Do you remember your first time hearing Converge? I remember mine: September 2001, a listening station at a Syracuse record store, maybe a week after Jane Doe came out. And I remember what I thought: something along the lines of what the fuck? This was clearly heavy, intense music, and I knew that I’d be in for that before I pressed play. But what I didn’t understand was how jagged and off-kilter it all was. These amazing riffs would come in, but they’d barely ever repeat, and the songs would spin off into some new direction. Time-signatures would switch up every few seconds. Bursts of sudden violence would erupt out of nowhere. Nothing made sense; it didn’t follow any internal mathematical logic that I could recognize. It was terrifying and exhilarating at the same time, like running through a minefield. And sometimes it was frustrating, too.
All these years later, that sound makes a whole lot more sense. It makes more sense because Converge and their disciples have been making it all these years, and it also makes sense because the feelings that inspire that music have become all-pervading forces in our civic and personal lives. Converge’s Jane Doe came out a few weeks after 9/11, when it felt (at least to sheltered Americans like me) that the order of the universe had suddenly been shattered into nothingness. Seventeen years later, it becomes more painfully obvious every day that there is no order, that there never was to begin with. There are only forces of gluttonous avarice, willing to plunge the world into darkness and chaos as long as they can hold onto whatever scraps of power they have left. Maybe that was always the case, and maybe the only real difference is that they’re now being outright dickheads about it. But now we’re all walking around pickled in anxiety and depression and anger. And that’s what Portrayal Of Guilt make music about.
Portrayal Of Guilt come from Austin, and they know they’re working within a certain splinter of the hardcore continuum. Converge are clearly an influence. So are Majority Rule and pg. 99, two bands who helped define what screamo was when screamo was still an insurgent hardcore subgenre. Majority Rule’s Matt Michel produced Let Pain Be Your Guide, Portrayal Of Guilt’s first album, and he also sings on one song. Pg. 99’s Chris Taylor did the artwork. Dylan Walker, of grindcore experimentalists Full Of Hell, sings on another song, as does Maha Shami, of old-school screamo revivalists NØ MAN. And yet Portrayal Of Guilt don’t sound much like any of those bands, Converge included. They don’t really sound anything like emo or hardcore. In their erratic brutality, there’s more Napalm Death than Orchid or Earth Crisis.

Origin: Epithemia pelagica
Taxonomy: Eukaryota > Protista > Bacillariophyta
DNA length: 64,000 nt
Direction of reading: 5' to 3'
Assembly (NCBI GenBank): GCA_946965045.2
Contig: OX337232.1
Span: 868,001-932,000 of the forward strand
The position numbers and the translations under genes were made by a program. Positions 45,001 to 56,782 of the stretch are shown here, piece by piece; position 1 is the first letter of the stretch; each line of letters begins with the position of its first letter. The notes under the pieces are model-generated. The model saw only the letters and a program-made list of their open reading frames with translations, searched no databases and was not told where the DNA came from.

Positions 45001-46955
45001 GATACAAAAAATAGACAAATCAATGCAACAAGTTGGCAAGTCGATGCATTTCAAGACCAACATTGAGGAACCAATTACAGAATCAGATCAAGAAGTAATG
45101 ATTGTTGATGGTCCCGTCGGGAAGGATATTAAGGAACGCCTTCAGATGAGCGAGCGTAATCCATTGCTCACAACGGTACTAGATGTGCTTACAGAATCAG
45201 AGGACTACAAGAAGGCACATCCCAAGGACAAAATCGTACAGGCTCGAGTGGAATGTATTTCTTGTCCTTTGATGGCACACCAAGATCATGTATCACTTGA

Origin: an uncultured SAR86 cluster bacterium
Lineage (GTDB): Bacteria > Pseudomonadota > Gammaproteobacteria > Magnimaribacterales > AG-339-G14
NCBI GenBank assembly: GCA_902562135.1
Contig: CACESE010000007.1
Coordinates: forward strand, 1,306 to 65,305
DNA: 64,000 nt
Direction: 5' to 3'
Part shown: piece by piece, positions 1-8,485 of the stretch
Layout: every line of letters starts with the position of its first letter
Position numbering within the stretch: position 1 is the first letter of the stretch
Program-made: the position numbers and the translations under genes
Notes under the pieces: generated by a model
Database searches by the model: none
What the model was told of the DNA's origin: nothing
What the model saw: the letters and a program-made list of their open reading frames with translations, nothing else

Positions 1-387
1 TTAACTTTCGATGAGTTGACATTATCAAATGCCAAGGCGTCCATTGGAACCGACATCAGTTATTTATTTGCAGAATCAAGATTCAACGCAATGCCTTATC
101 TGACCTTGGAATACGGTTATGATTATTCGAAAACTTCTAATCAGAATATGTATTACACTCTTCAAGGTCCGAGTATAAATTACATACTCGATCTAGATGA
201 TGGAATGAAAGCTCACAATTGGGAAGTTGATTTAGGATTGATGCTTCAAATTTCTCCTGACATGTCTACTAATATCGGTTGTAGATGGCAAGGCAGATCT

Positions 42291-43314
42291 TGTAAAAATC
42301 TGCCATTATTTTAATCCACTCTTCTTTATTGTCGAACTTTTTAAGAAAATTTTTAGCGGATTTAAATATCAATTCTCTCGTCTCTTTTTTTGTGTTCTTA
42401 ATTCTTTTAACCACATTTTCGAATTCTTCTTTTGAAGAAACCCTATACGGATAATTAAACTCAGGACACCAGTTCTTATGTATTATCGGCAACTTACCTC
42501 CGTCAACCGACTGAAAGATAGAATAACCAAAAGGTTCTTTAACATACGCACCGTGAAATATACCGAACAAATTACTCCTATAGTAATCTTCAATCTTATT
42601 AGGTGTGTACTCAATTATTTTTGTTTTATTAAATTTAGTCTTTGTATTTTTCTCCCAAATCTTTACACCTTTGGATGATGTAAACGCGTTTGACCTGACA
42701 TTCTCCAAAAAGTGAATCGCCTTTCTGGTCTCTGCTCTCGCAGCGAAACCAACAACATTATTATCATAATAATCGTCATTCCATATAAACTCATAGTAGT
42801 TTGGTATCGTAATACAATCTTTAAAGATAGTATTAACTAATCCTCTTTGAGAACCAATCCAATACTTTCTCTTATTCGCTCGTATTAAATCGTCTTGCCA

Sometimes, Portrayal Of Guilt play so fast, in that black-metal way, that you can barely hear the drumbeats; it all comes out as an undifferentiated blur of sound. Sometimes, they go for gathering-storm-cloud guitar clangor, their eerie and tingly minor-key riffs portending the sudden onslaught that you just know is coming. Sometimes, they’re in basement-hardcore blitzkrieg mode; you can just picture the pile of bodies around the mic, singing along with words that are only barely recognizable as words. Sometimes, they make synthetic gothic-industrial noise. And all throughout they album, they continue switching gears suddenly and without warning. It makes for a hell of a ride.
Portrayal Of Guilt don’t write very specific lyrics, going instead for big-picture societal-ill stuff: “How’s it feel to be living on the edge of a knife? / No consequences / We’re born into this,” “My sins will haunt my soul until the day my memories fade away.” The entire text of “Death Is Gentle” is as follows: “The semantics don’t change my position.” The entire lyrics of “Chamber Of Misery (Pt. II)” are this: “Suffer.” Frontman Matt King sings in a raspy, overwhelming demon-screech, obscuring the band’s lyrics but emanating a sense of seething. And yet the band’s instrumentals are just as expressive as their other songs. They tell that same story of a world where everything has gone wrong.
Last week, on Election Day, I listened to Let The Pain Be Your Guide a few times. I was anxious, and I needed anxious music. Portrayal Of Guilt make anxious music. They make music that speaks to powerlessness and fear and depression. If I encountered Jane Doe today, I think it would make a whole lot more sense to me. And by that same token, Let The Pain Be Your Guide makes all the sense in the world right about now.
Other albums of note out this week:
• The Smashing Pumpkins’ quasi-reunion effort Shiny and Oh So Bright, Vol. 1.
• Anderson .Paak’s as-yet-unheard Oxnard.
• The Good, The Bad & The Queen’s brooding return Merrie Land.
• Axis: Sova’s noisy, melodic garage rocker Shampoo You.
• Ryley Walker’s full-length Dave Matthews tribute The Lillywhite Sessions.
• Rose Doll’s spindly, lo-fi debut Your Dog.
• Mariah Carey’s latest comeback Caution.
• City Girls’ sneering Miami rap debut Girl Code.
• Leikeli47’s art-rap full-length Acrylic.
• Priors’ spacey garage-punker New Pleasure.
• Sloucher’s old-school indie rocker Be True.
• The Brainfeeder X compilation.
• Claire George’s Bodies Of Water EP.
• Mk.Gee’s Fool EP.